COVID 19 Update & Project “Princeton” – Part 1

COVID 19 Update & Project “Princeton” – Part 1

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The Coronavirus is truly one of those things that none of the world was prepared for, and it’s tragic that it’s claimed as many lives as it has. As a society, I think we all need to do our part to keep ourselves and each other safe. Wash your hands often, wear a mask when in situations involving interaction, and only go out if you truly need to. That’s what I’ve been doing. As of uploading this update, I’m healthy, and actually enjoying the time I’ve been spending at home. Many of you know that staying home for me, means working on another project. So without further ado, let me tell you about my most recent project!

Project “Princeton”

Original schematic for a Fender Princeton Amp, Model 6G2, circa 1961.

Yearning to expand my electronics knowledge, and because I have developed a fascination for them, I decided I wanted to build a tube amplifier, specifically something from the vintage Fender lineup. I decided on the Model 6G2 Princeton, because it’s a Push-Pull Class AB amplifier that isn’t terribly complex. I’ll explain just what that means later in this project. First, I’d like to give a brief history of the Princeton 6G2. It came out in 1961, and offers about 12 Watts of reasonably clean tube tone, with a little bit of overdrive as it gets into higher volumes. Due to it’s tonal profile and lower wattage, it is popular for recording. I just think they sounded marvelous.

One of the early 60s Fender Princeton Amps, Model 6G2. Also known as a “Brownface” for the brown color of the control panel.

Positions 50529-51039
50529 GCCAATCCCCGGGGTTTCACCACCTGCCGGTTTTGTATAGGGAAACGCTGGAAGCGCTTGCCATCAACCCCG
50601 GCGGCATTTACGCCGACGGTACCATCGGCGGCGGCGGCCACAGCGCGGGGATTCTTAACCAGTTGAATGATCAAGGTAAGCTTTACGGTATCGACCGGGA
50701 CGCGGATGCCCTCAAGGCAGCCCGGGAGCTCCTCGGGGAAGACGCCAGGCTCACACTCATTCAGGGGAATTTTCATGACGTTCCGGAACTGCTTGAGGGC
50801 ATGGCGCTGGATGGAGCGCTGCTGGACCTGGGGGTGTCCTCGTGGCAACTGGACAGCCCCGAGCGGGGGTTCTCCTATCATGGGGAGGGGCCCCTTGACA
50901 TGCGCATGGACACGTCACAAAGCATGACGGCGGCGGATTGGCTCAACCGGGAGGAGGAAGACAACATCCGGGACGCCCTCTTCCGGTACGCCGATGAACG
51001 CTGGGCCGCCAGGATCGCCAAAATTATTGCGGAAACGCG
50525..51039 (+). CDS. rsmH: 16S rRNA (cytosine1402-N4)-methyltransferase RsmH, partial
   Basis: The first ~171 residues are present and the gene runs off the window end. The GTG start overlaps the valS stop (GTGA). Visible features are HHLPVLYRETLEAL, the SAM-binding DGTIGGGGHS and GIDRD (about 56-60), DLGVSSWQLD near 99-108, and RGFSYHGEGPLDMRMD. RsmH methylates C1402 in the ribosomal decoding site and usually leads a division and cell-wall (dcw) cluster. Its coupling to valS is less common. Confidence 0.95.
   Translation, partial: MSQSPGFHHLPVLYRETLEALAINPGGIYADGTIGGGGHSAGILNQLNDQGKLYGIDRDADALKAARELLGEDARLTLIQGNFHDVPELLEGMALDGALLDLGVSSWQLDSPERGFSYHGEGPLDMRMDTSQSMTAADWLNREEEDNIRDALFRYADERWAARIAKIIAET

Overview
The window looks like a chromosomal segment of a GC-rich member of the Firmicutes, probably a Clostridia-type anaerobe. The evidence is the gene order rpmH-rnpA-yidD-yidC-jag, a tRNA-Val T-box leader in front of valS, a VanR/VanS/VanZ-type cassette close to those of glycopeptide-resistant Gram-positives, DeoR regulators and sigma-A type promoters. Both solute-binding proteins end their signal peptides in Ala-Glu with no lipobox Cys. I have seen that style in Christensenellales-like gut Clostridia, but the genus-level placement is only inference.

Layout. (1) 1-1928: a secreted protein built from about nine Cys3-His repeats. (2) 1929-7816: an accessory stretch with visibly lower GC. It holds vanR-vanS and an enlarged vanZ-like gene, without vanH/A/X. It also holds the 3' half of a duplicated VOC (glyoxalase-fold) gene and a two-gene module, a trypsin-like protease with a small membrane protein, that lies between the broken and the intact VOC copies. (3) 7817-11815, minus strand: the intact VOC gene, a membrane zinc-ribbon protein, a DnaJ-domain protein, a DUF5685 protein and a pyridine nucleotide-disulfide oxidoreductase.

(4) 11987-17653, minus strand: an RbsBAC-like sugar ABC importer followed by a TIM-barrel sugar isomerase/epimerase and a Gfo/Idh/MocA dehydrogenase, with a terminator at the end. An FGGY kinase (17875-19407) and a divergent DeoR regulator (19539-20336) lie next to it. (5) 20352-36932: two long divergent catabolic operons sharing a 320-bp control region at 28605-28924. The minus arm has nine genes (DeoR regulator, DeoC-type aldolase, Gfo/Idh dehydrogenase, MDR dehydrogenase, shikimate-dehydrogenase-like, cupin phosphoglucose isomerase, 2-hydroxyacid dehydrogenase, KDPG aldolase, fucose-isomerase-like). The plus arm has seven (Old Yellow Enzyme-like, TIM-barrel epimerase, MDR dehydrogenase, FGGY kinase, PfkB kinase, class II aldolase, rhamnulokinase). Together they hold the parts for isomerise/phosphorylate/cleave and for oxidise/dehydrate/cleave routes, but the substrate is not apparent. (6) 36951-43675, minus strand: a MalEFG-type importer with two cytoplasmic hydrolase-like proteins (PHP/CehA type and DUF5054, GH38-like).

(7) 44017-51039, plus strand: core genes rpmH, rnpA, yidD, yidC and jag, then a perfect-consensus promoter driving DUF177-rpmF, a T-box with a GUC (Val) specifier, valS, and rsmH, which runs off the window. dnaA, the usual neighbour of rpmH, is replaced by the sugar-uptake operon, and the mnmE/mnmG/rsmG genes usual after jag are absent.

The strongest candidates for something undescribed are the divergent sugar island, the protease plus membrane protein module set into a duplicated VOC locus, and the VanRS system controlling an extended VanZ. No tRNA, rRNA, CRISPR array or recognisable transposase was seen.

Original layout for the Fender Princeton Amp, Model 6G2, circa 1961.
My layout I created from the original circuit, with a few modifications for both improvements in performance, and safety.

What goes into an amp?

When building an amp, it’s important to understand what electrical components are needed, and how they will operate and interact with your circuit. To give you a crash course, let’s talk about the primary components in an amp, resistors, capacitors, diodes, tubes, transformers, and potentiometers. Since we’re discussing just the amp portion, we can talk about the speaker at another time. Today, we’ll discuss resistors, capacitors, and diodes.


Resistors are an electrical component that adds electrical resistance. The electrical resistance of a resistor reduces the amount of current able to pass through it. In layman’s terms, it limits the amount of electricity allowed to pass. In amplifiers, they are basically relied on for insuring the proper amounts of electricity are going where they need to go. Electrical resistance is measured in a unit called Ohms. The higher the Ohm value, the greater the amount of electrical resistance that is being introduced into the circuit.